Nurturing Resilience in our Kids – The ‘Faughanvale Flyers Story’

The photo below is my own 11 year old in one of the early events of this years NI Primary Schools Cross Country Qualifiers in NI. As you will see from the photo my own little red headed warrior is missing a spike – a spike that was lost just after the start line in a 1600 metre race. It was typical day in the North West – a wind that would make Jason Stratham whimper, cold that would freeze a monkey’s ‘do dahs’ and mud that was of little or no use to ageing lines or cheek bones. He lost the spike after a nasty stamping near the start, socks lasted another 100 metres then the blood soaked foot for the remainder. He finished third on the podium that day – he refused to quit and just ran on. It was a proud day but only one moment in a season that delivered so much more.

The ‘Faughanvale Flyers’ (above) as they have become known as the season progressed has become the first school of its size (180 kids!) to win the NI Cross Country Championships 2019. Furthermore, the first school in history to take all three podium places in the Northern Regional final in a field of more than 120 runners. This team of six little legends did everything that was asked of them and then some. Why and how did they succeed against such tough competition and bigger schools and what were the factors that ensured they could take the title in such a convincing manner:

  • The Foundation and Vision: The majority of the kids had been in the 2017/2018 team – they ran well in 2018 but it was nothing beyond a decent foundation on which to build. However two coaches with an eye and passion for talent and winning realised that dreaming big was critical – we could win this in 2019. The kids needed to believe it was possible … and they did. Attitude and resilience went hand in hand.
  • Selection: The final team of six knew that at every training session and at every race their place was up for grabs. It is fair to say also that some kids involved in the early sessions, some with more talent, dropped off because the ‘going was just too tough’ – selection is not just about talent – it’s about resilience and the ability to grind it out week after week in all conditions. Those that defaulted to ‘Fortnite’ and missed training were dropped from the team. The easy course is not always the right one. Grit, determination and belief were written into the DNA of the rest of the team.
  • ‘The Team’: The team was a much larger panel of kids. However every runner had the target of the guy or girl who beat them at the last trial – competing with your teammates is critical during training. You have a benchmark for performance and you know where you need to be during a race. Despite the competition the panel high fived at every session, congratulated each other and bonded together like gorilla tape in super glue. Resilience is better when the whole family is committed.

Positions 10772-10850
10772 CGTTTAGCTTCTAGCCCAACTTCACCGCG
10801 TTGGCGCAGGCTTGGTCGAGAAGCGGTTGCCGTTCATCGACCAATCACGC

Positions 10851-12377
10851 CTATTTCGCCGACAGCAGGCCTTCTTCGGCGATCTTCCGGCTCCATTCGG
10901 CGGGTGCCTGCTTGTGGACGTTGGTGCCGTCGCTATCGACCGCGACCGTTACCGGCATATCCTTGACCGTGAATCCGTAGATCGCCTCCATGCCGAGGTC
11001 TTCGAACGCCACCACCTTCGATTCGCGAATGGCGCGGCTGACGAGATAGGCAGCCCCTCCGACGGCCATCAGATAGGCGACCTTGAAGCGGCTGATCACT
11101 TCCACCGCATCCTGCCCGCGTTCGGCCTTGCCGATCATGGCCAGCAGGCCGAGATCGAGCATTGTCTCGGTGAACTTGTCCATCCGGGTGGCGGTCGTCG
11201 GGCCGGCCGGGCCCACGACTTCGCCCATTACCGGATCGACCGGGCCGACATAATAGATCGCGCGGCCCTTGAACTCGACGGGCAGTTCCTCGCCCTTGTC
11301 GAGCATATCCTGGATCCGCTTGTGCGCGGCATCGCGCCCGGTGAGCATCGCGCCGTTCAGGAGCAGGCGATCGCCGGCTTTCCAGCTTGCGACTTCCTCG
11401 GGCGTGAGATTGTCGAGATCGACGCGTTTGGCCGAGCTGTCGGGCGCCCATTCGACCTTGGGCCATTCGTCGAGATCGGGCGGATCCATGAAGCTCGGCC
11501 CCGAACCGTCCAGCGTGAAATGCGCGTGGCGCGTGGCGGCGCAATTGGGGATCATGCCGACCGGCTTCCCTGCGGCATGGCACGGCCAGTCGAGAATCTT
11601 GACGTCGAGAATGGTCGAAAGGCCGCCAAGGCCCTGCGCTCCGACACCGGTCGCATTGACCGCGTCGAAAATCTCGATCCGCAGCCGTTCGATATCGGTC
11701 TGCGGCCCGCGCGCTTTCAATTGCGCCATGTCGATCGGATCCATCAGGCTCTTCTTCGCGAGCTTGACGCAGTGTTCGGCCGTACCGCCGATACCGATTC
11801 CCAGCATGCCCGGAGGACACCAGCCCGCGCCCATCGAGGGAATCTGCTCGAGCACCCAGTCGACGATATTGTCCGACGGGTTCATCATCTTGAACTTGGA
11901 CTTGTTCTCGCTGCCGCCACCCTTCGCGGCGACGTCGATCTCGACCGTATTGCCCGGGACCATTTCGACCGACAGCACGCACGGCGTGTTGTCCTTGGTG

• ‘Training’: This team trained 3-4 times a week for around 4 months – however every team member was also training across other sports virtually every day. All weathers, forests, hills and even a session on Boxing Day (that was a fun one). Strength and conditioning with press ups on the forest floor, planks, lunges and all sorts of additional pain. Endurance and interval training with parents trying to keep pace laden with water bottles, 14 tracksuit tops and an absence of oxygen. If you want to be resilient you have to commit.
  • Coaches and Mentors: Two adult individuals drove the potential and helped the kids maximise their talent. One an Ironman veteran and one of the hardest most competitively stubborn people I have ever met – the kids followed his example and the team of competitive minions was assured. The School was also lucky to have a competitive Vice Principal himself no stranger to GAA excellence and a passion for competition and getting the best from the kids in his care. For resilience to take hold you have to have the right kind of hero’s and examples to follow.
  • Parents:What the team didn’t have were parents who were trying to live vicariously through their kids. Never once did the Flyers have to be persuaded to leave a warm bed to go training – parents supported, drove, ran with them, became pace makers on trial days (we only lost one due to heart attack), and generally believing that it was possible every step of the way. The Faughanvale community is a close one and throw their arms around teams representing the school and area in the very best way possible. Resilience is a community and family affair.And so it came to bear – on the 30th January 2019 on a day which took the team and supporters over 3 hours to travel to Belfast in the worst snow and conditions of the season history was made. The team knew that as individuals they probably couldn’t win the race – however they knew that together this Band of Brothers could finish in density high up in the field of 158 runners. Like a hybrid scene from mini ‘Braveheart’ and the ‘Last of the Mohicans’ the first four runners finished 6th, 8th, 18th and 30th– a result which would see them almost 90 points clear of the second placed school. History made.

And as many lament the lack of resilience in our young people today and laugh about the ‘snowflake’ generation the ‘Faughanvale Flyers’ represent what can achieved with the right mix of talent, resilience and vision. Forget medals for everyone, cancel the duvet day and avoid free ice-cream – be like a ‘Flyer’.

leave your comment